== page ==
“We built this place, specifically, because it’s what [I and wife/business partner, Amanda] wanted when our kids were little,” McKissick says of the decision to open the Grange.

“We want[ed] to sit at a table with our kids and not care if french fries fall on the ground. And it’s OK if they want to run around and get muddy and it’s relatively safe,” he adds.

The couple succeeded in that mission in part by adding a big dirt pile in the corner of the property, stocked with big yellow Tonka trucks and kid-sized shovels.

Happy hour

Similar to the McKissicks’ collaboration with Morris, other business owners are getting together to discuss issues, complaints, successes and pitfalls.

That group is exactly what makes Hunter Berry, owner of Taco Billy in West Asheville, so excited to be a part of the town’s future. Berry recently opened Taco Billy’s Black Mountain location at 117 Cherry St. The reception from his neighbors has him feeling at home.

During construction, Berry spent a lot of time at Town Hardware & General Store down the street, where he became known as “Mr. Taco Man.” And while he loves his original West Asheville community, there’s nothing there that compares with Black Mountain’s unofficial restaurant-owner happy hour, he says.

“We’ve come together to talk about our similar needs and issues and to potentially work together collectively to try to solve those problems together,” he says.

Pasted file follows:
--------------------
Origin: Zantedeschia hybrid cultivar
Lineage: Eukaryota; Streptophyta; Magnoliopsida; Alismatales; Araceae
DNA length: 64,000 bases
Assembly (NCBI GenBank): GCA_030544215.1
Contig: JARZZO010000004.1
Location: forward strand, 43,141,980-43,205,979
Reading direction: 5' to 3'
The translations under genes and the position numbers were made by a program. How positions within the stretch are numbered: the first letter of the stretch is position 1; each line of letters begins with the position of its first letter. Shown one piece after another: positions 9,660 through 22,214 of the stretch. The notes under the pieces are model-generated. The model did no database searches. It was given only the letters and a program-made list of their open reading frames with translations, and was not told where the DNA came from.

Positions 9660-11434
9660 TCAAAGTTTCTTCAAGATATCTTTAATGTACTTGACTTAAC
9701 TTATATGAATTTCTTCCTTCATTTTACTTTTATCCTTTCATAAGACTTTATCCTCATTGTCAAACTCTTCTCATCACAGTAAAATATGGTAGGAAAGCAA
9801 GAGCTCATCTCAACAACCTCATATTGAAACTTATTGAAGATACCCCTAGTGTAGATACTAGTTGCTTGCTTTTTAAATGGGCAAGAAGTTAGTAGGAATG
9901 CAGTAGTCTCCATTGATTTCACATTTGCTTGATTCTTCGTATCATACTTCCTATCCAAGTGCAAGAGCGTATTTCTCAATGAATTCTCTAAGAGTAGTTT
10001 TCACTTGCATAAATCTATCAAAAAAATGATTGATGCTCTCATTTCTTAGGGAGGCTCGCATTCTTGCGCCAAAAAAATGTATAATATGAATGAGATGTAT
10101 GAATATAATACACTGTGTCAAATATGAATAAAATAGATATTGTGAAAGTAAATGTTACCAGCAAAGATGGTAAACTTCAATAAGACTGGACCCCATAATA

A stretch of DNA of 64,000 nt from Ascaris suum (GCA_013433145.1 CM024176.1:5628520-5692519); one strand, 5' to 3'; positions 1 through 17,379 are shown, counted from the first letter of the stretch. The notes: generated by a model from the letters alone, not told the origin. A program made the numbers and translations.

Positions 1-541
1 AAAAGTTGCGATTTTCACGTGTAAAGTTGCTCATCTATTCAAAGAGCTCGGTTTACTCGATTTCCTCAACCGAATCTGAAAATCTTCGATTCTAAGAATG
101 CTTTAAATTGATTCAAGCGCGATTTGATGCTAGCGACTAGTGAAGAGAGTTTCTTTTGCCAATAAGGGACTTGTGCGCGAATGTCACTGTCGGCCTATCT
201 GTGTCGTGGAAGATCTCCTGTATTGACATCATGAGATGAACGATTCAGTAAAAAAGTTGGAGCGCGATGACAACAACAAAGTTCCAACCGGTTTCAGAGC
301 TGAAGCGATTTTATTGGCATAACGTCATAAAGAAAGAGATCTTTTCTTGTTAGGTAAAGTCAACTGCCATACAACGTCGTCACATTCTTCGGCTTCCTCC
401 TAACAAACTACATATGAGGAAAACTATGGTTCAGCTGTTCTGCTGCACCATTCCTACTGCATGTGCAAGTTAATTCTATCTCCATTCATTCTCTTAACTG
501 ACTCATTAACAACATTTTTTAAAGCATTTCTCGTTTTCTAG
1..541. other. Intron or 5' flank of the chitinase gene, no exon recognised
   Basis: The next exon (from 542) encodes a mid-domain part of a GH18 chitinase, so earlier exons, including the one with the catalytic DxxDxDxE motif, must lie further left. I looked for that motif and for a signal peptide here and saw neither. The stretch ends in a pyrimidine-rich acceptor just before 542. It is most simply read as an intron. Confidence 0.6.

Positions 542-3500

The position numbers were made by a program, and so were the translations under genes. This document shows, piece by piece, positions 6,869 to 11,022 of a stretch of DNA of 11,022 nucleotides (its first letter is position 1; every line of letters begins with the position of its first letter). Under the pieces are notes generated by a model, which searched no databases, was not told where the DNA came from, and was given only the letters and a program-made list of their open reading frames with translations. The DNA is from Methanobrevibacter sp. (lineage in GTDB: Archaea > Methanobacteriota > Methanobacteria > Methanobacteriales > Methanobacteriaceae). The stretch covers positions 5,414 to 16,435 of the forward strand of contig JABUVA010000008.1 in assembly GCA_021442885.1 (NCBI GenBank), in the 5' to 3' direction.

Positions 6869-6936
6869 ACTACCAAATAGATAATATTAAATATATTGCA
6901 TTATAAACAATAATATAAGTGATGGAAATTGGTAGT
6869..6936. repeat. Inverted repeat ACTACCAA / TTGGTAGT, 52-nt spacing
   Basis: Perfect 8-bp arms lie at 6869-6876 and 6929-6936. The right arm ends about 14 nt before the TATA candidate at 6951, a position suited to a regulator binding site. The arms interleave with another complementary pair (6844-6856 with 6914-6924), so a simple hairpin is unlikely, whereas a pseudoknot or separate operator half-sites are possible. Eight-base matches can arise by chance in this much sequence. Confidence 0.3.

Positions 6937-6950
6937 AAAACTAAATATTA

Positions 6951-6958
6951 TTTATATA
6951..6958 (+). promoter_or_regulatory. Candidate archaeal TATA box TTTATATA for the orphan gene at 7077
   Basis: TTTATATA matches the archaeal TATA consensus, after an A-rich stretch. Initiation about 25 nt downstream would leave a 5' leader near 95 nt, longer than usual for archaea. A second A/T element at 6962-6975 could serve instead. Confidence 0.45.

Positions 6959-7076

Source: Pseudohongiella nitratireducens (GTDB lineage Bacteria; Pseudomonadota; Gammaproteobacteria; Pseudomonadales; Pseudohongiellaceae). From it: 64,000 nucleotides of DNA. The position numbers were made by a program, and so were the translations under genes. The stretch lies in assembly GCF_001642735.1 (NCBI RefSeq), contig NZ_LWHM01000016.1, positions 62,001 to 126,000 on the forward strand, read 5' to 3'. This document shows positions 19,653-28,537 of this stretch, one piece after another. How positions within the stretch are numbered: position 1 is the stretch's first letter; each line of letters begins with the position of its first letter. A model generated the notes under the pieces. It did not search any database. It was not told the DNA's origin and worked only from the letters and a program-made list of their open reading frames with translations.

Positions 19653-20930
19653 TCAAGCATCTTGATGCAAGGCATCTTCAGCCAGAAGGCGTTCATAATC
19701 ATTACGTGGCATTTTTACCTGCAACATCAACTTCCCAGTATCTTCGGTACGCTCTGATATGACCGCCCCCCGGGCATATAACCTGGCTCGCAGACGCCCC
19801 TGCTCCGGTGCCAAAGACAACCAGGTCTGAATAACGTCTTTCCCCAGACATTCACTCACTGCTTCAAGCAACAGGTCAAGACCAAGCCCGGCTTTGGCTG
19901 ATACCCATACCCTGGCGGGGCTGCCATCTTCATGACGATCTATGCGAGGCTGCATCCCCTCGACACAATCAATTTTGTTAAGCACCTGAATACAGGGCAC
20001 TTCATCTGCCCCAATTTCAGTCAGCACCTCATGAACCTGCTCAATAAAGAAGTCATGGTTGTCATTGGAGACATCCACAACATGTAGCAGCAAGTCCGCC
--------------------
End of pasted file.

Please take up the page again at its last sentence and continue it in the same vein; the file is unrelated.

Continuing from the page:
They’ve considered paying for a linen service collectively, for example, and discussed other collective options to help each other lower costs and improve contract terms, he says.

Beyond Buncombe 

FRESH FACES: Co-owners, from left, Richard King, Heidi King, Ali Whitman and Jake Whitman have seen business boom at Pure and Proper since its opening in January. Photo by Greg Parlier

Back at The Pure and Proper, Richard King says word is getting out beyond Buncombe County. He notes that seats are staying full inside his restaurant, and many visitors are coming from beyond Buncombe County.

For these reasons, King believes it would be shortsighted to complain about increasing competition. From his perspective, there are always new people discovering the town.

“As these businesses open, Black Mountain [becomes a] destination. It’s not just a stop on the way to somewhere else,” he says.

“Our hope is that we become a restaurant that draws people not just from Western North Carolina but from neighboring states, and Atlanta, Charlotte and Greenville. And we’ve seen that already,” he adds.